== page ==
Tuesday's Show

Public domain

The Chief

Chief Justice John Roberts once vowed to “call balls and strikes and not to pitch or bat.” Tuesday, journalist Joan Biskupic joins us to assess Roberts's track record. Has he been the umpire-in-chief he promised?

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RadioWest | Films

Scott Chandler is the proprietor of Tatton Baird Hatters in Springville, Utah. He’s spent 17 years developing his craft and says to be good at it, “you have to slow things down and feel it.”

Credo Action, CC/Flickr


You’ve probably been hearing a lot about “Medicare for All” recently. Monday, we’ll talk about how much it would cost and what it would mean to end private insurers and build a single-payer health care system.

Andrew Dallos / CC via Flickr

Rolling Stone reporter Matt Taibbi has new a book that he describes as an “insider’s guide to the pressures at work in media." He says we’re exploiting people’s desire to root for their own team and hate the rest. (Rebroadcast)

Wild Bill

Apr 17, 2019
Public Domain

Wednesday, we’re telling the story of famed gunslinger Wild Bill Hickok. Biographer Tom Clavin joins us to separate fact from fiction in Wild Bill’s life.

The Recovering

Apr 16, 2019
From UK cover of The Recovering

The writer Leslie Jamison said she had bought into the story that booze and a dark temperament were ingredients of beautiful art. So when she sobered up she had to ask herself whether you can write compelling stories about happiness.

Dawn Paley, CC/Flickr

Growing up in the American Southwest, the writer Francisco Cantu always had some idea of what happened along the US-Mexico border, but he wanted to know more. So, he joined the Border Patrol, hoping he could be a force for good.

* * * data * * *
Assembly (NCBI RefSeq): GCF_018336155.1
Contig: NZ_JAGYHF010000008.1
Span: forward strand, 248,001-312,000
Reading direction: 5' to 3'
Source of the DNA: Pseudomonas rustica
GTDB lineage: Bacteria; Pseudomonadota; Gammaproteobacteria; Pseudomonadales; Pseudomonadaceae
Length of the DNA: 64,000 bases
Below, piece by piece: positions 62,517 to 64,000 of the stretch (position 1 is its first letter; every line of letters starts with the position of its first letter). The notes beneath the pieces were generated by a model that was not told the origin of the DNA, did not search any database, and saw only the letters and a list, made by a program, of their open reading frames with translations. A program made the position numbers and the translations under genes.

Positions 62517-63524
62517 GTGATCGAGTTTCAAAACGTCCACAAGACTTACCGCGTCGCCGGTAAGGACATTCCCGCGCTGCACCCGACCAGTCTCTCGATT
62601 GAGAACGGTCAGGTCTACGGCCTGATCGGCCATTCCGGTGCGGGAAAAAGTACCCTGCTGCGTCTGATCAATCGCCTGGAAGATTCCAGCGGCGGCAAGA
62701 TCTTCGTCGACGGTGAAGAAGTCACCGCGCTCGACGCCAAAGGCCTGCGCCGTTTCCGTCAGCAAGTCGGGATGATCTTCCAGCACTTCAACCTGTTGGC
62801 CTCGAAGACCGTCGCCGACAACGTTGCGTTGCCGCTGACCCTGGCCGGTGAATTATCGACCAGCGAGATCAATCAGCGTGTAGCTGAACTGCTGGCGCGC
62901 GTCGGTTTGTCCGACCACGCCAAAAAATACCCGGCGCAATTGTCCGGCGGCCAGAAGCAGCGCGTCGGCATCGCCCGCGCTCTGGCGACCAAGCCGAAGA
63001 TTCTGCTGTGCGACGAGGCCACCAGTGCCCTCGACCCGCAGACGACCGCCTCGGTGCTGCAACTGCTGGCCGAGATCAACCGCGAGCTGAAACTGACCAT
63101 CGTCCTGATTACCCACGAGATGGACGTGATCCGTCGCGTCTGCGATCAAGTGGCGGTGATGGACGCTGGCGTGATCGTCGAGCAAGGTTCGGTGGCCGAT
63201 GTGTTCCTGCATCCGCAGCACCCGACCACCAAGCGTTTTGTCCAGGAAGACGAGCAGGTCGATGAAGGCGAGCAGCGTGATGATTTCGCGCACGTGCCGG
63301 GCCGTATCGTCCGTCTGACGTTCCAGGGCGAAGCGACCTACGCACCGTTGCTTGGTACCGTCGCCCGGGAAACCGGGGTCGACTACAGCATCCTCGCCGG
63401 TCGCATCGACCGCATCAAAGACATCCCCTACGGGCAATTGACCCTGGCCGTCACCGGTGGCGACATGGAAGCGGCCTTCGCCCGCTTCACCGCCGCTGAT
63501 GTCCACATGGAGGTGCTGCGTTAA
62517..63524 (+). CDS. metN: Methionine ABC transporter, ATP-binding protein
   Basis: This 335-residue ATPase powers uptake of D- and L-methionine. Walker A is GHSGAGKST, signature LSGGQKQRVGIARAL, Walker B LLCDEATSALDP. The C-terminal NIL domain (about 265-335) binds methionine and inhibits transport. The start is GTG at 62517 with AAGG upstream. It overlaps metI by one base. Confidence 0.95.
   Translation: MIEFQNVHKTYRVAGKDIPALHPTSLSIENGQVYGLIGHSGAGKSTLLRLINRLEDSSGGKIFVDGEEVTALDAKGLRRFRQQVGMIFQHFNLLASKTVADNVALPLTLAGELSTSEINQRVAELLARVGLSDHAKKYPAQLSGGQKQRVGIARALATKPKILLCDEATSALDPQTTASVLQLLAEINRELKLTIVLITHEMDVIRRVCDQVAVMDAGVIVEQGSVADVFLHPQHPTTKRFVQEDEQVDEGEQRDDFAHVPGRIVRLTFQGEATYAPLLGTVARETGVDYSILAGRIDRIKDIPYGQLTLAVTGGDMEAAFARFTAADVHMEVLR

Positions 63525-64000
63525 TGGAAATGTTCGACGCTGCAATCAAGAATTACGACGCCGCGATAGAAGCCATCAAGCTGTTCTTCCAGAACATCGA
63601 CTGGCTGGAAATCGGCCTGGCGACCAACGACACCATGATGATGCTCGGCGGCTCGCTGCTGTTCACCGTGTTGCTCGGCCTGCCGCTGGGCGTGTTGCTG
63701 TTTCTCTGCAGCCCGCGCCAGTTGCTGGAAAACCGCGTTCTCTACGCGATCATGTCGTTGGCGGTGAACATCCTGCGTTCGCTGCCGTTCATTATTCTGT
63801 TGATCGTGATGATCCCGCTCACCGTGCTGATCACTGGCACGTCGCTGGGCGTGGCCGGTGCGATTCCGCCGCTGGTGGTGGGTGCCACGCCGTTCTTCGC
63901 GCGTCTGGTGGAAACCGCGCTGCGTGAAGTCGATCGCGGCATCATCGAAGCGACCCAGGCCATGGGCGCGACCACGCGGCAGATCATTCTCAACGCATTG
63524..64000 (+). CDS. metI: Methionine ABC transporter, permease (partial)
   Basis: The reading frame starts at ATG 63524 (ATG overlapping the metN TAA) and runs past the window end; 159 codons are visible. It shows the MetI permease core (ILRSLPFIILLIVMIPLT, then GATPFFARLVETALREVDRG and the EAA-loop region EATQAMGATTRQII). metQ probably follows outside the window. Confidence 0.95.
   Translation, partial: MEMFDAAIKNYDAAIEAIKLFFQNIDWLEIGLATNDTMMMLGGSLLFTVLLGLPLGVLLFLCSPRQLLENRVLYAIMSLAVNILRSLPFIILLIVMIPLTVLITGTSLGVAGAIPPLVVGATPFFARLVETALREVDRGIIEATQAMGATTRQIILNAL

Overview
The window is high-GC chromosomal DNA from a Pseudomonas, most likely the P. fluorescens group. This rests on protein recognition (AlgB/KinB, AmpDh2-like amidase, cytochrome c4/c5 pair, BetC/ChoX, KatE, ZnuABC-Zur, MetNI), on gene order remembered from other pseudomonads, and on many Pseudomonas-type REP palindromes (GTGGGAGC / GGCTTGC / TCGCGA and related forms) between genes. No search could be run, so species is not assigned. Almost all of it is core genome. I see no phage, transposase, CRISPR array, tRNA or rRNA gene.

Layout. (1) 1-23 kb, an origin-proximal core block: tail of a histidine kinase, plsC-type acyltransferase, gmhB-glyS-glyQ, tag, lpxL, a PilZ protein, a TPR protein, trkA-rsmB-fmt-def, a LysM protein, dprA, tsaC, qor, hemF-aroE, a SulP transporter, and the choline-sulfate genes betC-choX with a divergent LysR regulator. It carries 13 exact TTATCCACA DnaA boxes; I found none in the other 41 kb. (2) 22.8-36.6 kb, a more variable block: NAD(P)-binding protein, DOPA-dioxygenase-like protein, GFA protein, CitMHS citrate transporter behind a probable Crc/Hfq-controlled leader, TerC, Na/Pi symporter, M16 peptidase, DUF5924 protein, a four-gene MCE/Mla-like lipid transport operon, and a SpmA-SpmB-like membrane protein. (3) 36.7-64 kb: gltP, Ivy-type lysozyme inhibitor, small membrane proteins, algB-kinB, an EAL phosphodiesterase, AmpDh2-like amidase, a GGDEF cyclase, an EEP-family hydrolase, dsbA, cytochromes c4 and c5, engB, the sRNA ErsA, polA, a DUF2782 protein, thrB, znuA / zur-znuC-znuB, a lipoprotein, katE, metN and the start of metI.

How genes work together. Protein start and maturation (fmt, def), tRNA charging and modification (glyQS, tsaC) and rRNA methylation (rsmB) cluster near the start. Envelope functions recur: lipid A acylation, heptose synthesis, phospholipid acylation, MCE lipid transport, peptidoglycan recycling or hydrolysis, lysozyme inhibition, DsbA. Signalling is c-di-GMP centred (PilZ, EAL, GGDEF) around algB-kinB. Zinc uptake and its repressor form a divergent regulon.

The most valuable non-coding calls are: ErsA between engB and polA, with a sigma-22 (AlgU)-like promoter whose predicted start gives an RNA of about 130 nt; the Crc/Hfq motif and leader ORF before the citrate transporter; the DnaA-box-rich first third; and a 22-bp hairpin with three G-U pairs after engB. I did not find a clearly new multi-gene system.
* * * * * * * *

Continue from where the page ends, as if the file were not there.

Painting in Asian style depicting Lao Tzue and the discovery of a giant pearl.
Kristina Collantes / The Atlantic

Legend says the Pearl of Lao Tzu was found in 1934 after a diver drowned trying to pry it from the mouth of a giant clam. The writer Michael LaPointe has traced the pearl's unbelievable story through a tangled web of fact and fiction.

Crowd of people looking at a redrock arch
Thomas Jundt / Flickr CC

Edward Abbey’s love letter to redrock country, Desert Solitaire, is 50 years old now. But a lot has changed in that time. The writer Amy Irvine joins us to offer a different take on Abbey’s season in the wilderness.

Cristina Ibarra and Alex Rivera's film The Infiltrators tells the true story of young immigrants who were arrested by Border Patrol and put in a detention center—on purpose. It’s about what happens to detained migrants, and what it takes to free them.

Open pea pod showing four peas.
Isabel Eyre / Flickr CC

Tuesday, science writer Carl Zimmer joins us to talk about the power of heredity. The traits we share with our parents or kids, how does that work exactly? Zimmer says it can be a gift or a curse.

Political Tribes

Apr 8, 2019
IIP Photo Archive, CC via Flickr, https://bit.ly/2H8H2ox

 

Legal scholar Amy Chua says tribalism is tearing the U.S. apart, and in order to build unity, we need to understand how identity politics have hijacked the left and the right.

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What is the best way to get health care to the most people in the United States? There are a lot of ideas out there and we're exploring them in our series Fixing Health Care.

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